Quick hacks are great for testing out an idea, getting started on something quickly, instilling a feeling of “this doesn’t have to be slow and painful”, and so on.
And getting something demonstrably “done” very quickly is a very positive experience.
There’s a problem though - if you do things quickly, people unfamiliar with the way things work can get the wrong impression about how hard stuff can be, and getting something on a screen quickly doesn’t mean that should you want to take the hack and turn it into a real product, that it will take any less time. It’s just that you get to validate some assumptions, try stuff out with users earlier so perhaps you’ll waste less time doing the wrong thing.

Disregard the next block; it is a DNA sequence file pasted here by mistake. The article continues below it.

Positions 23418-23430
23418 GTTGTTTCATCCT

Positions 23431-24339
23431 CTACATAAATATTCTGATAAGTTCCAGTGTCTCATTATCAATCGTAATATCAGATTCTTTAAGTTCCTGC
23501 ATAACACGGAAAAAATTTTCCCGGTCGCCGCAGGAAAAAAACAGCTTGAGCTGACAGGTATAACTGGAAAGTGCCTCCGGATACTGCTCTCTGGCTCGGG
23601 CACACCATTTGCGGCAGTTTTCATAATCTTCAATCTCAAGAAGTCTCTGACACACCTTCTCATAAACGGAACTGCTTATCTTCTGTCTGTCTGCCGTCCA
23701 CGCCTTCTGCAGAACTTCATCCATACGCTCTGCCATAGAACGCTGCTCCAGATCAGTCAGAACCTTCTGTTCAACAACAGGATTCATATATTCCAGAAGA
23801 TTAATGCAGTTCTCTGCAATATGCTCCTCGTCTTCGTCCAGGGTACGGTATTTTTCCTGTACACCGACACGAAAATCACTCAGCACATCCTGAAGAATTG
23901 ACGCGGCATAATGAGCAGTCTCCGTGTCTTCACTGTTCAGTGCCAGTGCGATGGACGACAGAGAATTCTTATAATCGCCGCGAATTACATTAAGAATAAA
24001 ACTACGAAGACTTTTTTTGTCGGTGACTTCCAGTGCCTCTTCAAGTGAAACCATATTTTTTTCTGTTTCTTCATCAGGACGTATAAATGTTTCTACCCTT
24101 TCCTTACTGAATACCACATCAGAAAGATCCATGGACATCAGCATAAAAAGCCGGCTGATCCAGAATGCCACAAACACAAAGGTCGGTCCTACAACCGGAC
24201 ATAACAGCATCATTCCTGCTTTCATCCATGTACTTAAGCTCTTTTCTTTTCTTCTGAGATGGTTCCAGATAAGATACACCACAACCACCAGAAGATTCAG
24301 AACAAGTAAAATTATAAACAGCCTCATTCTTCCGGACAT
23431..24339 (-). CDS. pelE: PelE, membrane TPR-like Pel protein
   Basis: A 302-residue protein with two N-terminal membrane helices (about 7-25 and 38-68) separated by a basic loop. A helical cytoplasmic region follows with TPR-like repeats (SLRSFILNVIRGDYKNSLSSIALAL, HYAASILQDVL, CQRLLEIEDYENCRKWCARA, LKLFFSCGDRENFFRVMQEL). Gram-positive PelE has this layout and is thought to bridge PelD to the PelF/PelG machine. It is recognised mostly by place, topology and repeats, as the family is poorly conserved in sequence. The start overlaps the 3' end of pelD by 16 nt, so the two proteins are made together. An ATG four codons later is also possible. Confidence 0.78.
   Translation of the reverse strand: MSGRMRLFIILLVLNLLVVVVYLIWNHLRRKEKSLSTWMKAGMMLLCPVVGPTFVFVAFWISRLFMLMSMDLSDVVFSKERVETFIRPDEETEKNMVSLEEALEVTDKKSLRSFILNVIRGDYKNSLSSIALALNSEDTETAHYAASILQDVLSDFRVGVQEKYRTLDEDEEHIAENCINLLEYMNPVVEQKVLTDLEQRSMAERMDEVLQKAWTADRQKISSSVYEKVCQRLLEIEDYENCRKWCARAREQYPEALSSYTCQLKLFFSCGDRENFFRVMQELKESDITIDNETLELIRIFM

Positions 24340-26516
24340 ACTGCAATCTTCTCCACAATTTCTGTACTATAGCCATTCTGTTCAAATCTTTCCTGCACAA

There’s always a slow-down on any project that goes from “hack” to “real thing”. It’s to be expected. The speed of getting something “demonstrably done” decreases, and the time it takes to make new features goes up as any software project gets more involved. It’s just the way it goes.